BY: AISHA ILYAD
One of the many great and historical remnants of the past Lebanese and Roman ruins is a hotel that was built in 1874 and is still open today. The hotel has never been closed, not even for one day.
As unmissable as the ruins themselves, the Palmyra is a little preserved piece of 19th-century Middle Eastern history. It has entertained famed and favored visitors to Baalbeck Valley near the Syrian border for well over a century. Guests as diverse as Jean Cocteau and General de Gaulle have graced its portals.
Windows facing the ancient Roman temple ruins of Heliopolis, long halls decorated with antique Persian and Turkish rugs on the walls and floors, comfortable, creaky rooms showing their age, and the rattle of elderly plumbing make the view and atmosphere spooky and unforgettable, and drove the visitors to the 19th century.
This historical hotel has witnessed two world wars and many regional conflicts. Even during World War II, Palmyra hotel served as headquarters for the English troops in the area.
The hotel was built by a Greek entrepreneur in response to the growing number of tourists to the region. Beginning in the mid-1860s, European tour operators offered package tours of the Middle East, and Baalbeck had become a renowned destination. Western academics had been drawn to the ruins for years.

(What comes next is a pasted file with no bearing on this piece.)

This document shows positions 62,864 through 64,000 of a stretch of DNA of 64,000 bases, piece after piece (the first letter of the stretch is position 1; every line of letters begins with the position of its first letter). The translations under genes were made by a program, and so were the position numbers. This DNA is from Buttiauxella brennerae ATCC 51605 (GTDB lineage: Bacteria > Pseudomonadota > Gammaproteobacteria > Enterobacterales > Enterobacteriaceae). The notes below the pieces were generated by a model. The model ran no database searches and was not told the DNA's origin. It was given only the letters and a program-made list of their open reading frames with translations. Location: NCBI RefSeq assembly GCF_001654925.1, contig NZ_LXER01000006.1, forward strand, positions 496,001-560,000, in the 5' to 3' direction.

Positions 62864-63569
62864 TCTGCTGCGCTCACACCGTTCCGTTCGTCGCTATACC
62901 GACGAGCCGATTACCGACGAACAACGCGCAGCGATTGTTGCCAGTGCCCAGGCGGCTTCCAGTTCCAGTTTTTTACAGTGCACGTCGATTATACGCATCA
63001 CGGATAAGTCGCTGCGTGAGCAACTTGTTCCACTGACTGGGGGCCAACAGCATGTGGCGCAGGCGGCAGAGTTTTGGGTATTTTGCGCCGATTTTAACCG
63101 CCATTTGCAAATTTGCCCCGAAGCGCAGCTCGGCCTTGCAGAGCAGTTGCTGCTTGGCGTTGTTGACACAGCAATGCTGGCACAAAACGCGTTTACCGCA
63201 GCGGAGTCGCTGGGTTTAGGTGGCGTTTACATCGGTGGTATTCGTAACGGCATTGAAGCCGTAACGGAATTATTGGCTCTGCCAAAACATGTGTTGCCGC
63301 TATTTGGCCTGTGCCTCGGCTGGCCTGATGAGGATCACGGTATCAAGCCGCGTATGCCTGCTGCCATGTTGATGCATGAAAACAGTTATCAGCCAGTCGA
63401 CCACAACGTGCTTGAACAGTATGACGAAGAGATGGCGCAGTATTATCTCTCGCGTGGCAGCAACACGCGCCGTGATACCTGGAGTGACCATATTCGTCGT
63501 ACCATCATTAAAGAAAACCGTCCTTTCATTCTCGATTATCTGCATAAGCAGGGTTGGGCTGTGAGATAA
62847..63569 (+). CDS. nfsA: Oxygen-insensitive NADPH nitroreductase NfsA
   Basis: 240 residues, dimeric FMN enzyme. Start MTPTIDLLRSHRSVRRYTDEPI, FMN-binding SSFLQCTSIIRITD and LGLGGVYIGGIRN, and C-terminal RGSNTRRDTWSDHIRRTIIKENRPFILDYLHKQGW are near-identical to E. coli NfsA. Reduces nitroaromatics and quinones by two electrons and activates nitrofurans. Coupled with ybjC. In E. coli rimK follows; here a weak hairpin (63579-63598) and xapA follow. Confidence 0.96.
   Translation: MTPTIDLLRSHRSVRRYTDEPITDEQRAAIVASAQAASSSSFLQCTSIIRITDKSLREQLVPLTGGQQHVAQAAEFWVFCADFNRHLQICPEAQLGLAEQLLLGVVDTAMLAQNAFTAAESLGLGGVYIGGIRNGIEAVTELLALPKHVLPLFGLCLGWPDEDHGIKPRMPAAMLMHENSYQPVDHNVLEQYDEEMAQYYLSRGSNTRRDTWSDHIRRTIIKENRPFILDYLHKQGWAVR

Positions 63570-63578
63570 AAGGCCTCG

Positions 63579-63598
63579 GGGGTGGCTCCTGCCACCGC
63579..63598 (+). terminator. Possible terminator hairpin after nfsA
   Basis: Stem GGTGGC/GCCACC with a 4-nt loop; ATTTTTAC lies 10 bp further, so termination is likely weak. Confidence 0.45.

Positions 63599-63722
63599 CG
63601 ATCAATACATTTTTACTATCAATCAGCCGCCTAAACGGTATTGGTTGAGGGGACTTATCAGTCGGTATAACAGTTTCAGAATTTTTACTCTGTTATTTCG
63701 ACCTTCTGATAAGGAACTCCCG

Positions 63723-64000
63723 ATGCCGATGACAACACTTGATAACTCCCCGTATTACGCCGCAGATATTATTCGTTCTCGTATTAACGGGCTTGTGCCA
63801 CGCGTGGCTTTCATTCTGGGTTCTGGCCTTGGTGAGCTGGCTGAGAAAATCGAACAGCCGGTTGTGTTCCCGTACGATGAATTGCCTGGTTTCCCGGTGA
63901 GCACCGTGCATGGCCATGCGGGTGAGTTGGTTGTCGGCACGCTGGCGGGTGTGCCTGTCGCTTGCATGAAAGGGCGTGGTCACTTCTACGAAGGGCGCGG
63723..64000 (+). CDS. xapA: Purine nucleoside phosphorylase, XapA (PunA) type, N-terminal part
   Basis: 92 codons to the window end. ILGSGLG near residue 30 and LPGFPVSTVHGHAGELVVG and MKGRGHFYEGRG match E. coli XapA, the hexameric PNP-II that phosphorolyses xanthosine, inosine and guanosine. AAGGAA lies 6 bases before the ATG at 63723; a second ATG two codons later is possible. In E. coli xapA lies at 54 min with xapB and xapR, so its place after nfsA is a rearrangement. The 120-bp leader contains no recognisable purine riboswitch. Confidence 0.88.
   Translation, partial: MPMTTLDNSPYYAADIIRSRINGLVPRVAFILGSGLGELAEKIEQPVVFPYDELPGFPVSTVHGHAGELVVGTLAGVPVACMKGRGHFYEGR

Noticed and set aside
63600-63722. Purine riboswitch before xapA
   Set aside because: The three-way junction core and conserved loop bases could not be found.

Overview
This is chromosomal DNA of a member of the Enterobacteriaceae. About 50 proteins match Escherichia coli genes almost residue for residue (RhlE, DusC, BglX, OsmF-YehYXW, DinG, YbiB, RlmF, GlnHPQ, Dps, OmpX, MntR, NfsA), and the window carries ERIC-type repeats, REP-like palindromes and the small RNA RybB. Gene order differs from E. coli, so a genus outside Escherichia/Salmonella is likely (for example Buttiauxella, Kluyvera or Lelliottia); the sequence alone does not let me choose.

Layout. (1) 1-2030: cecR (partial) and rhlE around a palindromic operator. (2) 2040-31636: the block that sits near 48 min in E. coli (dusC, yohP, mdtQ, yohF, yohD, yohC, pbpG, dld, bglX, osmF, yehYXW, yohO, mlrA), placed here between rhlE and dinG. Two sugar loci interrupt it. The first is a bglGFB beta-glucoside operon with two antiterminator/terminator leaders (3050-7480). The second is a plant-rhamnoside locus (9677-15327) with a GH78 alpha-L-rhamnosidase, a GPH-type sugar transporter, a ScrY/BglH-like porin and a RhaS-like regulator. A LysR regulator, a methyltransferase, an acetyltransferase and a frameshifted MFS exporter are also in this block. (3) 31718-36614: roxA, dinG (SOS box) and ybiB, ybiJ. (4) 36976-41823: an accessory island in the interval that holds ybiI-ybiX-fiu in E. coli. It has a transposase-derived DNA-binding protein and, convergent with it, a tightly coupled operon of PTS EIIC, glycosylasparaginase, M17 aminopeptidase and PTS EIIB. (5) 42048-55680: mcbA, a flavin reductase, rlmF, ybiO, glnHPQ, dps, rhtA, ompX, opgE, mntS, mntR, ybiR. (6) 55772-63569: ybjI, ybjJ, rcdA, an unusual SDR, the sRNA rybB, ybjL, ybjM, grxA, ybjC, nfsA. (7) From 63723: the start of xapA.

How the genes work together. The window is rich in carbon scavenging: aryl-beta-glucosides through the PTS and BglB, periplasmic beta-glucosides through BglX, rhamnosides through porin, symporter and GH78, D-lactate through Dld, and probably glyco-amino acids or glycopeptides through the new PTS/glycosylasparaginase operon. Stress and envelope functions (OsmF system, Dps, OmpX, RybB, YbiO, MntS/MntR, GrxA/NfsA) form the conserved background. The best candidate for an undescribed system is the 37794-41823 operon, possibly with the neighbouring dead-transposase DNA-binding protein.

A myriad of archeologists, artists, and adventurers followed in their wake, in what would become known to some as the ‘golden age of travelling.’
The last German Kaiser, Wilhelm II, stayed at the hotel in 1898 and paved the way for a joint German-Ottoman excavation of Baalbeck’s ruins. This venture led to some of the site’s later history, namely the Arab influence, being effaced.
All the current travel guides and hotel booking websites boast that the Palmyra hosted the Germans during World War I and served as English headquarters during World War II, an anecdote that somehow seals the hotel’s fate as a colonialist monument.
The July 2006 war affected tourism in North Lebanon drastically, though a few years later it picked up again until the crisis in Syria has all but completely halted it. Now, no longer possible to ignore the contemporary settings, the Palmyra sees only a few guests a month.